With Burgundy, it’s a truism that producers make all the difference. So, the same premier cru may vary wildly in reputation based on who has grown the grapes and made the wine. All of which seems sensible, until one places it on the context of terroir and the defining place Burgundy seems to hold in terms of this idea of wine. In the immortal words of Michael Veitch, there’s a lesson in that for all of us.
Perhaps because I cleaned my bathroom today, I’m detecting a hint of Domestos Regular (the blue bottle) in the aroma of this wine, along with what I initially thought was some cork taint. Not a great way to start a tasting; it’s just not one of those wines that emerges, fully formed, when it’s first poured. Rather, it needs time to collect its thoughts. After an hour or so of air, funky cashew nuts, oatmeal, piercing fruit flavours that are both blossom and juice, and some toasty oak. Alain Chavy’s wines tend towards restraint and delicacy, and that’s very much the case with this wine too, which makes it quite elusive. Despite the complexity, what shines most on the nose is sharp, slightly sour fruit for which I’m struggling to find an appropriate descriptor. A cross between lemons and white stonefruit is probably the best I can do. No matter — with enough time, there’s a beguiling sense of harmony that is attractively sensual, beseiged by discordant minerality that never allows things to become too easy.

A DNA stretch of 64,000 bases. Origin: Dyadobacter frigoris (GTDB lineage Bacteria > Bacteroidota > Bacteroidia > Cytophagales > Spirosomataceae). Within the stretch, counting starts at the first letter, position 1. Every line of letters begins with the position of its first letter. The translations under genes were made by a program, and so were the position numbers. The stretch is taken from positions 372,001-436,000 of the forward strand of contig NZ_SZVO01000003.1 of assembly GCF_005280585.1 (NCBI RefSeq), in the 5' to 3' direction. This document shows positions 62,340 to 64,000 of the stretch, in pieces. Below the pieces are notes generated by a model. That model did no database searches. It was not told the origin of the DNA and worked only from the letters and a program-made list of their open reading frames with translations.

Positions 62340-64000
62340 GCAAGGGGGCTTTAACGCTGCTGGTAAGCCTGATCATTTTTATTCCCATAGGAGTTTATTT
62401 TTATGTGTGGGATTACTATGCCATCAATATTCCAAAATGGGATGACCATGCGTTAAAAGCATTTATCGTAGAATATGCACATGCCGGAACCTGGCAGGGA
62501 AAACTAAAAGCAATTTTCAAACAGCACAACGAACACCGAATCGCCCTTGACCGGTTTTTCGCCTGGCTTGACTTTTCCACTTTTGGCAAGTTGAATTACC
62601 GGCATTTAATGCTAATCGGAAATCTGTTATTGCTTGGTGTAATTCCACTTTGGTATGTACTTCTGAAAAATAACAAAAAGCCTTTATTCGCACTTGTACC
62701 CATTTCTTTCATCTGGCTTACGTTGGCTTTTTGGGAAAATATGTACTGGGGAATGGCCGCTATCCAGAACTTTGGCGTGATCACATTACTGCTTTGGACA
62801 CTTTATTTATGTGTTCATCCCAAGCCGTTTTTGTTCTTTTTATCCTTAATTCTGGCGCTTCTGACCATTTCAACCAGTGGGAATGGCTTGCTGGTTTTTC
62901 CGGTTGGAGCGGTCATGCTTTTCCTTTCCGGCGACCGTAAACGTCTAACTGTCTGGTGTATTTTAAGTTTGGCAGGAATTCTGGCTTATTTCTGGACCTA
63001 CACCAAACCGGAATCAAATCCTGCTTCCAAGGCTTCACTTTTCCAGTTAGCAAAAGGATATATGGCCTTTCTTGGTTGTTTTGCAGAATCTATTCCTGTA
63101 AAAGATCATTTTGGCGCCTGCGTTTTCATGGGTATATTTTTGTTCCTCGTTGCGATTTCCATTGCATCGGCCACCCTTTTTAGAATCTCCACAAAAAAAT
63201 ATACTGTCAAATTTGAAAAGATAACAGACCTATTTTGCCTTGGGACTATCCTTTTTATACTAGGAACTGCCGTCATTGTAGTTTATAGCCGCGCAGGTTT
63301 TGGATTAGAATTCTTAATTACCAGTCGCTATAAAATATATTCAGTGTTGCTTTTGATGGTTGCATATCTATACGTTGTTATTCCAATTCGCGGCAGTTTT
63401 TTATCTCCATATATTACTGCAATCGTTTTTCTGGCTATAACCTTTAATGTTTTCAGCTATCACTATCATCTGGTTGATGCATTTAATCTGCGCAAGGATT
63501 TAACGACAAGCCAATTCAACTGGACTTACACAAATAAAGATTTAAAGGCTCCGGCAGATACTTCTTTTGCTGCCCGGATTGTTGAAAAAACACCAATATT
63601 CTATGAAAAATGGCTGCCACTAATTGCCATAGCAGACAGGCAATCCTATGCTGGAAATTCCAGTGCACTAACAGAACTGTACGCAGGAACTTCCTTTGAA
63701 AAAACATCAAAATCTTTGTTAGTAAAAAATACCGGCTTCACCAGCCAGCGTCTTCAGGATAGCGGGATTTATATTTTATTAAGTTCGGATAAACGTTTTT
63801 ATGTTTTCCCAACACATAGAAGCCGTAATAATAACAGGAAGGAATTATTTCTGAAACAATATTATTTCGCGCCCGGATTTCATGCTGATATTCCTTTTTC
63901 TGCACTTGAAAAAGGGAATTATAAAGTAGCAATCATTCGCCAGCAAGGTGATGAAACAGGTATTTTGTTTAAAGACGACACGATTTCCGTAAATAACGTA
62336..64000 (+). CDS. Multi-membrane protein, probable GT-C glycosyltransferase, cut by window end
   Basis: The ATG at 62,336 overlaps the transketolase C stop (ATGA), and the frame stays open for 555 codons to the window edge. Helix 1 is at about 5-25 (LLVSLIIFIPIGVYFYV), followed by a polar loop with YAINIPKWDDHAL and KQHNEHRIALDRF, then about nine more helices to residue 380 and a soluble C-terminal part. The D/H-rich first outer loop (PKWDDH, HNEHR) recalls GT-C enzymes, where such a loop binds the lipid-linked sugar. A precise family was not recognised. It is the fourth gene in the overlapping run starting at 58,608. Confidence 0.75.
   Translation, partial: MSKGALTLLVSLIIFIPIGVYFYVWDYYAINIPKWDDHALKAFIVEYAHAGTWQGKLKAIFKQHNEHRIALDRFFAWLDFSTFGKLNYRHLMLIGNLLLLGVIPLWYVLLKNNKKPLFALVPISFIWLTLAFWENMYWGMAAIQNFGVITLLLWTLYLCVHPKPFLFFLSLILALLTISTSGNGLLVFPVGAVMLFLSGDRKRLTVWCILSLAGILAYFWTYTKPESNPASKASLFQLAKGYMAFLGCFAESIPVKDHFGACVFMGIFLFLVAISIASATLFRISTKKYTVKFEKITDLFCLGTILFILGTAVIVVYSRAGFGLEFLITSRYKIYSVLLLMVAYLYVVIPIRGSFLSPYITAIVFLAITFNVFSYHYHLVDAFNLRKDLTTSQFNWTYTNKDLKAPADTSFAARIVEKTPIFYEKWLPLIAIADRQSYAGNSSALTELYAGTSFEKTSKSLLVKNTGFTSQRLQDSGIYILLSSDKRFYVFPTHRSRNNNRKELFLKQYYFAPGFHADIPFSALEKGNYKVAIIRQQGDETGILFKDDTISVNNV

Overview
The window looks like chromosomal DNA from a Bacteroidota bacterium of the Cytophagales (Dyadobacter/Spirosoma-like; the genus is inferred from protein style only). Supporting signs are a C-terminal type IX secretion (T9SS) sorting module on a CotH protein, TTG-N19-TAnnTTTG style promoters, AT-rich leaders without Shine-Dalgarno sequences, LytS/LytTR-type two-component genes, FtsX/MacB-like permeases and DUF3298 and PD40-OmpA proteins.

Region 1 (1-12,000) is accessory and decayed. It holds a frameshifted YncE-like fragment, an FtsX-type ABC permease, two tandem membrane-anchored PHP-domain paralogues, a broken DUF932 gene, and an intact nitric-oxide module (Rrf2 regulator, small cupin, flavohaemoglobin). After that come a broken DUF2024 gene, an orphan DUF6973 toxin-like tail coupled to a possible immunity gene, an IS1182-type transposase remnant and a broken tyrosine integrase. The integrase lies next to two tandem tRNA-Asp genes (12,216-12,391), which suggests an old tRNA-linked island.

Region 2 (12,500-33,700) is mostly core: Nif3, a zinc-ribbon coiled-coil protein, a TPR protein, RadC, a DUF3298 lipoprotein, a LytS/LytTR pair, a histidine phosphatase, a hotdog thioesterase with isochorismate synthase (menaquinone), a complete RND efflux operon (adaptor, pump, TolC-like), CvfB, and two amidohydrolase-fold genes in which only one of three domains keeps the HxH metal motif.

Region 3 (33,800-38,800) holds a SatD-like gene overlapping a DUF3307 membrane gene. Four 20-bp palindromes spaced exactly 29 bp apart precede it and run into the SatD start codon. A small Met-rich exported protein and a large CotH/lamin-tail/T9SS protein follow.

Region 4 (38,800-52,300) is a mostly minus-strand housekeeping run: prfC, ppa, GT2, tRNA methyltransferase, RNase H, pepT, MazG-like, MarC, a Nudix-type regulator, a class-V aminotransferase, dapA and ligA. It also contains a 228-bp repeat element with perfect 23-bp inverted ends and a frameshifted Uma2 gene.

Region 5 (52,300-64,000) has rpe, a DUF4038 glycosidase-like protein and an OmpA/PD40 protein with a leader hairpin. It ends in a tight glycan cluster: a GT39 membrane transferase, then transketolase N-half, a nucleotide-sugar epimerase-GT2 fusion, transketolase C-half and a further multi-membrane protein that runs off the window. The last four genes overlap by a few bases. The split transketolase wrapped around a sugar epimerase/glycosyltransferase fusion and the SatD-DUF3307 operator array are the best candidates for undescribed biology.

The palate is characterised by fresh acidity and good thrust. A really attractive entry that’s surprisingly soft, with cashews and furry white peach flowing to a middle palate that shifts up a gear. Bang, there’s an orange juice-like mouthfeel, delicious fruit that shows good intensity, and an overall sense of brisk efficiency. Funky oatmeal remains an underlying flavour component until the after palate, where fruit begins to take a back seat to this and a range of other nutty and mineral notes. A surge of these flavours carries through to the finish, which vibrates for some time.
This isn’t a wine to lust after, as it asks you to work a bit and live with its idiosyncrasies. I wonder if falls between stools, stylistically; part of me wishes it were more expressive and softer. But then I take another sip and this tension between luscious fruit and nervy minerality seems very much of the essence. I’m almost convinced, in the moment, its vision of Burgundy is right. I’m very happy to debate it.
Domaine Alain Chavy